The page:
Jeremiah Denton
Biography of Jemiah Denton

Inspiring American

Conservative Hall of Fame
Defender of America, Christianity or Freedom

U.S. Navy admiral and a former Republican U.S. senator
Denton spent eight years as a prisoner of war in Vietnam

Jeremiah Denton was the first military prisoner in North Vietnam to spend more than four years in solitary confinement.
In 1966 in a North Vietnamese television interview he gave as a prisoner of war in Hanoi, at the risk of greater torture
that he had already received - Denton blinked his eyes in morse code to spell out the word "torture" to communicate that he was being tortured by the North Vietnamese. It was the first clear message that U.S. intelligence had received that POW's were being tortured.


The Admiral Jeremiah Denton Foundation

Jeremiah A. Denton, Jr. was born on July 15, 1924 in Mobile, Alabama. He attended McGill Institute, Spring Hill College, and the United States Naval Academy, graduating in 1946.

His 34-year naval career included service on a variety of ships, in many types of aircraft. His principal field of endeavor was naval operations. He also served as a test pilot, flight instructor, and squadron commander. In 1957, he was credited with revolutionizing naval strategy and tactics for nuclear war as architect of the "Haystack Concept", while serving on the staff of Commander, South Fleet, as Fleet Air Defense Officer.

Denton graduated from the Armed Forces Staff College and the senior course at the Naval War College, where his thesis on international affairs received top honors by earning the prestigious President 's Award. In 1964, he received the degree of Master of Arts in International Affairs from George Washington University.

In June 1965, he began a combat tour in Vietnam as prospective Commanding Officer of Attack Squadron Seventy-Five. On July 18, 1965, Denton was leading a group of twenty-eight aircraft from the USS lNDEPENDENCE in an attack on enemy installations near Thanh Hoa, when he was shot down and captured by local North Vietnamese troops.

He spent the next seven years and seven months as a prisoner of war, suffering severe mistreatment and becoming the first U.S. military captive to be subjected to four years of solitary confinement.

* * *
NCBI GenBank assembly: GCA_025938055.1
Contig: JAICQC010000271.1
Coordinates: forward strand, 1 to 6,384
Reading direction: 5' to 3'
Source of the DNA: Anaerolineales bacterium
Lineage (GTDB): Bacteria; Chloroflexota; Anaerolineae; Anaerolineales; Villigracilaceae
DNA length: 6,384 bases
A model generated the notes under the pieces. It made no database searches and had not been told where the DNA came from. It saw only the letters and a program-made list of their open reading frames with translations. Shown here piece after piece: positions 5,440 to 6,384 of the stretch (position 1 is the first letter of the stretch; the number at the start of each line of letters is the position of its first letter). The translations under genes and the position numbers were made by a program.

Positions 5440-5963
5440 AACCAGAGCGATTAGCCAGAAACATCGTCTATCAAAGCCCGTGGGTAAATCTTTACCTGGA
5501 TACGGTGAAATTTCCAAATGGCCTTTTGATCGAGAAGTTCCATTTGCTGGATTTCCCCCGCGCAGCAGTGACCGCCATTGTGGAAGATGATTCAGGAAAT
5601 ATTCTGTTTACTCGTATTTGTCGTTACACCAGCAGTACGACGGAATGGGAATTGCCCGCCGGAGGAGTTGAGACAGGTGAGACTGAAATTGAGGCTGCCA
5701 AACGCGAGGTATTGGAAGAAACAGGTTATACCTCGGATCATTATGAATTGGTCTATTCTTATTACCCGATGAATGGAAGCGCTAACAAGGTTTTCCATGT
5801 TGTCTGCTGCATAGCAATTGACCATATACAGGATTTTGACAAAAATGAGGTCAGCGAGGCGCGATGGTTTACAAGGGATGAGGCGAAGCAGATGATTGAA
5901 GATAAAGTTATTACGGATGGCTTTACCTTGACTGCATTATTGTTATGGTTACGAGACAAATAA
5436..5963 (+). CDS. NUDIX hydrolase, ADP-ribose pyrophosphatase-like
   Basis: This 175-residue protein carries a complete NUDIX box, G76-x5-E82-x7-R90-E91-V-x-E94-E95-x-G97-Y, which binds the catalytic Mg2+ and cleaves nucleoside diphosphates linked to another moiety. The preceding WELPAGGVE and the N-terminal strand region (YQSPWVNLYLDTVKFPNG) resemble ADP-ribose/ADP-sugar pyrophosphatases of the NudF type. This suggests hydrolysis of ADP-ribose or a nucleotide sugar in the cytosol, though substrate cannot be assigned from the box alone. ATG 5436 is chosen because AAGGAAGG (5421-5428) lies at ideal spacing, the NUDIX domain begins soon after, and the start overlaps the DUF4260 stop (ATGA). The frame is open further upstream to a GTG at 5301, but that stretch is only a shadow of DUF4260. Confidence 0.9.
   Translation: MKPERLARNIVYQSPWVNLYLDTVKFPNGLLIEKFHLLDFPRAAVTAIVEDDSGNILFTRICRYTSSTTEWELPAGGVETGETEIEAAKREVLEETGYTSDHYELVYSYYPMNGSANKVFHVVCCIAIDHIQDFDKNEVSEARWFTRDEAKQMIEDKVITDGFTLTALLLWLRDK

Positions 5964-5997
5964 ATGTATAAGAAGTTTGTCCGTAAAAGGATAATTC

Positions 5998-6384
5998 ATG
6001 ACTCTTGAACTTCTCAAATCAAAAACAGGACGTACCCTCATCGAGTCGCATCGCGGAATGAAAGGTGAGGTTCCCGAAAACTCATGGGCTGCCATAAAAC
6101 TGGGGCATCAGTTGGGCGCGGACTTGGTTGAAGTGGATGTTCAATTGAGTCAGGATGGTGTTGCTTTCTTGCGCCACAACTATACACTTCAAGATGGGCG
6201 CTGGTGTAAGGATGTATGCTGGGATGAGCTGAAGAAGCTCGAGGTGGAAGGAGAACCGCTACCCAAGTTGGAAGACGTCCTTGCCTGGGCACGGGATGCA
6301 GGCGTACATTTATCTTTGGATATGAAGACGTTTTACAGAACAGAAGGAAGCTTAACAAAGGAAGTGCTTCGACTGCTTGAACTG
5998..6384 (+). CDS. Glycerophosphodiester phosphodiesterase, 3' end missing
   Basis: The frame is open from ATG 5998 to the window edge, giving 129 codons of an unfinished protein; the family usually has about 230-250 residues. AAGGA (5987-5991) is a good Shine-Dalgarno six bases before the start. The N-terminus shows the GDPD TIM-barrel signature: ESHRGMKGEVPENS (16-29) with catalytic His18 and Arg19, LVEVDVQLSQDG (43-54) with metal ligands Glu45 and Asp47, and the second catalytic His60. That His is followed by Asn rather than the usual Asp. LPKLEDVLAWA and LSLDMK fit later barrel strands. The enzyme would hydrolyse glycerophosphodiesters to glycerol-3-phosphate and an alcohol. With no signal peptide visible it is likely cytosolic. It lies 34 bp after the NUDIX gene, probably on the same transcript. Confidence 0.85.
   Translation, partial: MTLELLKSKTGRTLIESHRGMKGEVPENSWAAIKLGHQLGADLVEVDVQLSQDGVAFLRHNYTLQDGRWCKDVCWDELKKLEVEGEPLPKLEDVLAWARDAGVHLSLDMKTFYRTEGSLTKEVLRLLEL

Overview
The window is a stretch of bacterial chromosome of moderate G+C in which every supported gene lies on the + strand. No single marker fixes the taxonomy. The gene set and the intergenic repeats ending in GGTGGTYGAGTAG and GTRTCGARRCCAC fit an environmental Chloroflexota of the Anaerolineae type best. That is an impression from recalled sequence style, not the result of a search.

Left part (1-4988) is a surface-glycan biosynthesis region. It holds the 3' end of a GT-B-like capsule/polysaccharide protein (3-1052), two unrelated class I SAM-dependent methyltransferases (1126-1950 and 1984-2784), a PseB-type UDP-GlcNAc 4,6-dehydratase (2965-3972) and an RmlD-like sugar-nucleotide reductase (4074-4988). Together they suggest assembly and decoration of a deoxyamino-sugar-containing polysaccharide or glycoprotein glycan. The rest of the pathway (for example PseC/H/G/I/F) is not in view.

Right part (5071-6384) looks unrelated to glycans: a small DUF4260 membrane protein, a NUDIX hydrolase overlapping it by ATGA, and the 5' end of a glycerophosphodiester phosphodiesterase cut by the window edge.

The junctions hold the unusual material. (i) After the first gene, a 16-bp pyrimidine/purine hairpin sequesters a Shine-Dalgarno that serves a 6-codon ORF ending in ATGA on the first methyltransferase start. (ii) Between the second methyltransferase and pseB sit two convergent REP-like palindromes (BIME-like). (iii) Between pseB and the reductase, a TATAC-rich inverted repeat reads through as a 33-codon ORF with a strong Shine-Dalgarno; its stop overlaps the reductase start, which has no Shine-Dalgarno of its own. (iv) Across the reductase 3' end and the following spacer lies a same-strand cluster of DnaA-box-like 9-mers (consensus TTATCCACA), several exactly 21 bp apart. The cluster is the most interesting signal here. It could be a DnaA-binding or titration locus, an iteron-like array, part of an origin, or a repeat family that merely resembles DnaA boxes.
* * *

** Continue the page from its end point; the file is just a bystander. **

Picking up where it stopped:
A Commander when he was shot down, Denton was recommended for and promoted to the rank of Captain while a prisoner. He was confined at several prison camps in and around Hanoi, frequently acting as the senior American military officer of all American POW’s.

Denton's name first came to the attention of the American public in 1966, during a television interview arranged by the North Vietnamese in Hanoi. Prior to the interview, torture and threats of more torture were applied to intimidate him to "respond properly and politely." His captors thought he was softened up sufficiently to give the North Vietnamese their propaganda line at the interview attended by important Communist officials from several countries and by Wilfred Birchett, an internationally known Communist author. During the interview, after the Japanese interviewer’s recitation of alleged U.S. "war atrocities," Denton was asked about his support of U.S. policy concerning the war. He replied: "I don't know what is happening now in Vietnam, because the only news sources I have are North Vietnamese, but whatever the position of my government is, I believe in it, I support it, and I will support it as long as I live." The audience was aghast at his unexpected answer and the room went dead silent.

Without comment, the Vietnamese then renewed the rest of the interview which consisted of a free-flowing debate between Birchett and Denton..

Throughout the interview, while responding to questions and feigning sensitivity to harsh lighting, Denton blinked his eyes in Morse Code, repeatedly spelling out a covert message: "T-O-R-T-U-R-E". The interview, which the Japanese journalist clandestinely took from Hanoi to Tokyo and sold to ABC was broadcast on American television on May 17, 1966, was the first confirmation that American POWs in Vietnam were being tortured.

Denton did not learn until his release that the interview had been shown in the U.S. And the Vietnamese had waited a week or so to punish him for his “misbehavior” at the interview. It was the worst torture session Denton endured during his time there, the guards assigned to two hour shifts watching the all-night torture each shed tears they could not hide.

Denton was released on February 12, 1973, when he again received international attention as the spokesman for the first group of POWs returning from Hanoi to Clark Air Force Base in the Philippines. Denton was advised that as the senior POW onboard, he might be expected to say something on behalf of the group upon arrival. As he stepped from the plane, Denton turned to the microphones and said: "We are honored to have had the opportunity to serve our country under difficult circumstances. We are profoundly grateful to our Commander-in-Chief and to our nation for this day. God bless America."

In April 1973, he was promoted to Rear Admiral. In his last tour of duty, Admiral Denton served as Commandant of the Armed Forces Staff College in Norfolk, Virginia, for three and a half years. During his tour, he was credited with reinforcing NATO solidarity and hosted a highly successful NATO symposium of top national and NATO commanders, as well as academic, journalistic and corporate leaders.


Compiled by Thomas George






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